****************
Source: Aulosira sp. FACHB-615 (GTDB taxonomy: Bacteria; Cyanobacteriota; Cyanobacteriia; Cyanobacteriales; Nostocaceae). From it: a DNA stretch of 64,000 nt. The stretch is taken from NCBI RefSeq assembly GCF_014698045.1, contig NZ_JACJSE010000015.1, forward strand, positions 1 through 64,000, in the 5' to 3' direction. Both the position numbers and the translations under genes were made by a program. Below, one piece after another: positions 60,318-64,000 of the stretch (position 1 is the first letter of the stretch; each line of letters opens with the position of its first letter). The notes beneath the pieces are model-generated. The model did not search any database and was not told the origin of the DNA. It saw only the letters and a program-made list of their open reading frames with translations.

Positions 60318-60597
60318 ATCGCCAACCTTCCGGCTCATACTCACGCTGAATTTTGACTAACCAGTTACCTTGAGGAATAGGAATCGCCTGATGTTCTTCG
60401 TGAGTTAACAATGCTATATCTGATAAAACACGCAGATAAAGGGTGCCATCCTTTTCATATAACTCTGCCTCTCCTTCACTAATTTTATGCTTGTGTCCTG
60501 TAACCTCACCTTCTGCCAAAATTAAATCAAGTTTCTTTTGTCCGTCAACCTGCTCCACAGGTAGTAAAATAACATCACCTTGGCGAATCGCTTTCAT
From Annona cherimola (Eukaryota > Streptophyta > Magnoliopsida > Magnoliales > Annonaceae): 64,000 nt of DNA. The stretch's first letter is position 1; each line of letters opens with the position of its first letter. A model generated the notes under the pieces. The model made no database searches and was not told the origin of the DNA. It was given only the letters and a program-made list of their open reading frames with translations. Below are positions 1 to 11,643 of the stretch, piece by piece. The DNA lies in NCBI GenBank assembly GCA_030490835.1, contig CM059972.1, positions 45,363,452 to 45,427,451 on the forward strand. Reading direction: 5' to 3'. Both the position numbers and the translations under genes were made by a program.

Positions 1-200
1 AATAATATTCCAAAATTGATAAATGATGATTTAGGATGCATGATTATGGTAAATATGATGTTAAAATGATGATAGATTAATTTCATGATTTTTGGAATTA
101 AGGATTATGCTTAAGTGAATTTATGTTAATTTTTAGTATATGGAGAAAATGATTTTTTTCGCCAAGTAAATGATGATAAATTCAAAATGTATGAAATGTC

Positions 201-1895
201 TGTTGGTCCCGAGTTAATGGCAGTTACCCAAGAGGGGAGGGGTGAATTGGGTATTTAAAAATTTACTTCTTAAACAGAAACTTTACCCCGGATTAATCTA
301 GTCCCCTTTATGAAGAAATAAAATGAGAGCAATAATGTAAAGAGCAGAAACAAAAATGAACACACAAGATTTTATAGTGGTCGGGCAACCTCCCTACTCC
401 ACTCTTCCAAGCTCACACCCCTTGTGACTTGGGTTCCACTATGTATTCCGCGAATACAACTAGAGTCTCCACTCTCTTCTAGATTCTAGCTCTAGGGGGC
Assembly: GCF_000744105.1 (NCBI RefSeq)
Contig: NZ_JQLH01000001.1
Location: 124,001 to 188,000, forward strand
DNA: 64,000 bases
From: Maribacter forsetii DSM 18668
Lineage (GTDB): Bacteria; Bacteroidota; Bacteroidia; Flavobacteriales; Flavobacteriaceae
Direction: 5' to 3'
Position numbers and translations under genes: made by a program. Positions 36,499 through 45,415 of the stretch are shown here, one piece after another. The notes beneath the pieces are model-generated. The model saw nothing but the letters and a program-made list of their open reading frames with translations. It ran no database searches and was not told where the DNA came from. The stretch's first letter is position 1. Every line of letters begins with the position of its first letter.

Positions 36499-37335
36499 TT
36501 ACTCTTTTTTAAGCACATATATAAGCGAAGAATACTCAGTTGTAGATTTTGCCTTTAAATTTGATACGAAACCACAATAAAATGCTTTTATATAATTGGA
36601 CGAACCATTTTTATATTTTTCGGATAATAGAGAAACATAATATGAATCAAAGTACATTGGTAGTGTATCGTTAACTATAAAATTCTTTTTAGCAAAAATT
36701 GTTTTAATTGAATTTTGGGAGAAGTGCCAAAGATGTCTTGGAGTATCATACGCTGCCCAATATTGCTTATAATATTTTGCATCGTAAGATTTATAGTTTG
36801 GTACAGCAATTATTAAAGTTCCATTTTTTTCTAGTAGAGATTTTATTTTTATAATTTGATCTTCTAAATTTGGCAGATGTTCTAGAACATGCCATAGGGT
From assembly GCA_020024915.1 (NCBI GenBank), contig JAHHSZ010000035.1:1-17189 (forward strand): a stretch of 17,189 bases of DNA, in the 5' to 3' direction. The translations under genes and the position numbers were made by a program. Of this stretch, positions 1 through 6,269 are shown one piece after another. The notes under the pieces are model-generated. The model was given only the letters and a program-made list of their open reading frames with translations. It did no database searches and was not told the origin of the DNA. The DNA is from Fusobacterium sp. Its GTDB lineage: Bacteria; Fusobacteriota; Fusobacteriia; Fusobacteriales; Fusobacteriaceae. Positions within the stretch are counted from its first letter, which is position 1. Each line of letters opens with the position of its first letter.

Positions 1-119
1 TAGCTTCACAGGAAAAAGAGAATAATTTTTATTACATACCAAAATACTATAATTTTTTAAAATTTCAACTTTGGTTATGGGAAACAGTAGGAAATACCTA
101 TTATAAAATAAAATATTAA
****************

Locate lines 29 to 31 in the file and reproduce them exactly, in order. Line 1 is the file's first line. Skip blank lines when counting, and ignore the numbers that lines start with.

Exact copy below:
Positions 1-119
1 TAGCTTCACAGGAAAAAGAGAATAATTTTTATTACATACCAAAATACTATAATTTTTTAAAATTTCAACTTTGGTTATGGGAAACAGTAGGAAATACCTA
101 TTATAAAATAAAATATTAA